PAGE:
[occi-wg] Resource Types: Compute / Network / Storage
Ignacio Martin Llorente
llorente at dacya.ucm.es
Sun Apr 19 05:19:01 CDT 2009
Now, it looks complete :)
Ignacio M. Llorente, Full Professor (Catedratico): web http://dsa-research.org/llorente
and blog http://imllorente.dsa-research.org/
DSA Research Group: web http://dsa-research.org and blog http://blog.dsa-research.org
Globus GridWay Metascheduler: http://www.GridWay.org
OpenNebula Virtual Infrastructure Engine: http://www.OpenNebula.org
On 19/04/2009, at 10:25, Sam Johnston wrote:
> Turns out this isn't such a bad idea as between writing and sending
> that post Andy Edmonds independently suggested exactly the same
> thing via the wiki (suggestion: change workload to compute -
> workload might be something ran on a compute resource).
> This is such a good (albeit obvious) idea - thanks David/RM-WG -
> that I've even updated my cloud computing reference model (attached)
> by adding "network' to it.
> On Sun, Apr 19, 2009 at 10:08 AM, Sam Johnston <samj at samj.net> wrote:
> So one thing I did see validated by the rm-wg document was the trend
> towards compute/network/storage that we're fast settling on ourselves.
> Our current terminology however is far more specific - we've picked
> up "Drive" and "Server" from ElasticHosts for example. While this
> does make sense a lot of the time there's nothing to say that OCCI
> can't be used for VDI for example, where the "servers" are in fact
> "clients". Take it a step further and you've got things like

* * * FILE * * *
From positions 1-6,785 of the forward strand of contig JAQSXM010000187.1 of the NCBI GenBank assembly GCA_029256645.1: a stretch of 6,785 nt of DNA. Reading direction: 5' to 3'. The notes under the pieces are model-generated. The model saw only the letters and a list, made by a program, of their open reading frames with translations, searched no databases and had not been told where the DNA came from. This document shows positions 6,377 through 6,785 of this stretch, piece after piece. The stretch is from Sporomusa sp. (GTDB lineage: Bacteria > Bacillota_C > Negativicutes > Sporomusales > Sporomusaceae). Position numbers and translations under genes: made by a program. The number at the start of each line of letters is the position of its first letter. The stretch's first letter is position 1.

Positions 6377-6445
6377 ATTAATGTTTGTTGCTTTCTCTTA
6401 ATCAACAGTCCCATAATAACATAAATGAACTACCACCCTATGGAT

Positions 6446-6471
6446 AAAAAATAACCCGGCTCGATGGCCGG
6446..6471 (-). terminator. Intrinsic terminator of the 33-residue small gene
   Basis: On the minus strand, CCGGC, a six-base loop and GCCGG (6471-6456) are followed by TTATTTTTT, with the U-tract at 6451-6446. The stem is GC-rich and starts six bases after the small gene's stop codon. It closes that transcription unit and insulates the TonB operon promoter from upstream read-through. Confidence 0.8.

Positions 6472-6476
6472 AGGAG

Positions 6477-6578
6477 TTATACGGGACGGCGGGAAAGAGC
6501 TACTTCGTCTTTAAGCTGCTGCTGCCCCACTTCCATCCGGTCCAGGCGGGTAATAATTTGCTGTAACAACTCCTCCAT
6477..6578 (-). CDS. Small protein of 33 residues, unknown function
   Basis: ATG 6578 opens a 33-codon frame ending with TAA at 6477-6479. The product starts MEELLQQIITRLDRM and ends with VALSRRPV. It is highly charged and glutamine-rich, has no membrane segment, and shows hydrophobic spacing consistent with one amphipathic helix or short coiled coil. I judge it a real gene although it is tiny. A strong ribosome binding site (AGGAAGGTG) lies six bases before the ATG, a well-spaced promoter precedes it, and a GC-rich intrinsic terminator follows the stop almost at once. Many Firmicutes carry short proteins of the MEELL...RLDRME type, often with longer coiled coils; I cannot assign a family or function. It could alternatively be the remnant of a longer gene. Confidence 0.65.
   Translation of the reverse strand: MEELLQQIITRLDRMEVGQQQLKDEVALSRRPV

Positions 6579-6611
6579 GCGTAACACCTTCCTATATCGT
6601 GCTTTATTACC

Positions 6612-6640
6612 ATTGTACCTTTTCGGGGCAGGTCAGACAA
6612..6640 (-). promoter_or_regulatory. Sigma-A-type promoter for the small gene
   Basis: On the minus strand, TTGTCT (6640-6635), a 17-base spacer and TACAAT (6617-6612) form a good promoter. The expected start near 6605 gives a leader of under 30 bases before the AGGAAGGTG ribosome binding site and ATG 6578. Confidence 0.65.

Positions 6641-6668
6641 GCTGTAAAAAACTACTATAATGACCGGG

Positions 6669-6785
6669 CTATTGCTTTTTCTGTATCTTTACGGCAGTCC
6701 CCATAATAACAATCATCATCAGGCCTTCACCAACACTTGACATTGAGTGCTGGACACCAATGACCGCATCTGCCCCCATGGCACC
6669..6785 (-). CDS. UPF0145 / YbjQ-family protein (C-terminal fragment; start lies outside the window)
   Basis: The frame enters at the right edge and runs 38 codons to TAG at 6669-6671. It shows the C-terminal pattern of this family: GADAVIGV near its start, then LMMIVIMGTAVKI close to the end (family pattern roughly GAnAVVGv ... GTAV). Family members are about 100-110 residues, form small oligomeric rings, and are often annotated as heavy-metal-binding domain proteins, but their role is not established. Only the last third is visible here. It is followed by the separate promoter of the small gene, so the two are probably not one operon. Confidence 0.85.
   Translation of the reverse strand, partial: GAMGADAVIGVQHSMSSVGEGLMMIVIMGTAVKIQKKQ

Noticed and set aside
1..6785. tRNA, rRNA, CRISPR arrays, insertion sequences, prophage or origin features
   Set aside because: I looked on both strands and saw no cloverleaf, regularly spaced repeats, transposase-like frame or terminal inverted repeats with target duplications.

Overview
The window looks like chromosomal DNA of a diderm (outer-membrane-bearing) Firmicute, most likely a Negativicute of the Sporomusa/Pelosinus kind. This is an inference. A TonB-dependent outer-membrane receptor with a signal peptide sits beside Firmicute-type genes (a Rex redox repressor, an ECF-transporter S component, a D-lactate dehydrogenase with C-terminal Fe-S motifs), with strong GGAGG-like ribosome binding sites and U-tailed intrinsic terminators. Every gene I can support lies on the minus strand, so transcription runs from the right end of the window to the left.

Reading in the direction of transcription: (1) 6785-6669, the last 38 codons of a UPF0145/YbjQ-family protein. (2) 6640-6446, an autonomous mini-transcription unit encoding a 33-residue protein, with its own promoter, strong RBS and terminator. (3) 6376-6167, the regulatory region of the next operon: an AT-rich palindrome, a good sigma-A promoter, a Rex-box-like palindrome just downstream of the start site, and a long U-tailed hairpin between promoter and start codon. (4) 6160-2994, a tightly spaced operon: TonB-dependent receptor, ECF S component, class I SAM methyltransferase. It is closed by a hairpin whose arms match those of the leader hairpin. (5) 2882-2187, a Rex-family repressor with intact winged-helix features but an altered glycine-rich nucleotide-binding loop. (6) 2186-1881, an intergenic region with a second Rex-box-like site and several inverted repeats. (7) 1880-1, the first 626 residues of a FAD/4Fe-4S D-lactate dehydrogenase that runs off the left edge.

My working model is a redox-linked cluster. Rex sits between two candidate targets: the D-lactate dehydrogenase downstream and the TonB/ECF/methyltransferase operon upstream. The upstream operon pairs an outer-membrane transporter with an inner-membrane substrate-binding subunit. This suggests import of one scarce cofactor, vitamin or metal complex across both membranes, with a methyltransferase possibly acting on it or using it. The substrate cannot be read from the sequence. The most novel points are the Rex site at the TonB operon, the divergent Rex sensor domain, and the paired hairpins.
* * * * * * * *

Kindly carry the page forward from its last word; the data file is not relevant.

> Dreamhost PS which kind of like a virtual provate server in that it
> behaves like one (it can be restarted via their API etc.), only it
> refers to resource allocations in a shared hosting environment or
> MySQL instances.
> Granted that's outside of our remit but ther'es no point stopping
> them from using it by choosing our terminology poorly. In fact a lot
> of these functions can apply equally to physical machines as they
> can to lightweight threads in an Apache process (and everything in
> between including, of course, virtual machines which are currently
> our primary target).
> I've been trying to think of other resources outside of these three
> main types but even strange things like ISDN interfaces (yes, this
> sort of thing does appear in enterprise data centers) can be handled
> via PCI passthrough parameters on a virtual machine.
> All in all, unless anyone has any concerns about this approach I'd
> like to adopt this terminology throughout.
> <Cloud Computing Reference Model.svg><Cloud Computing Reference
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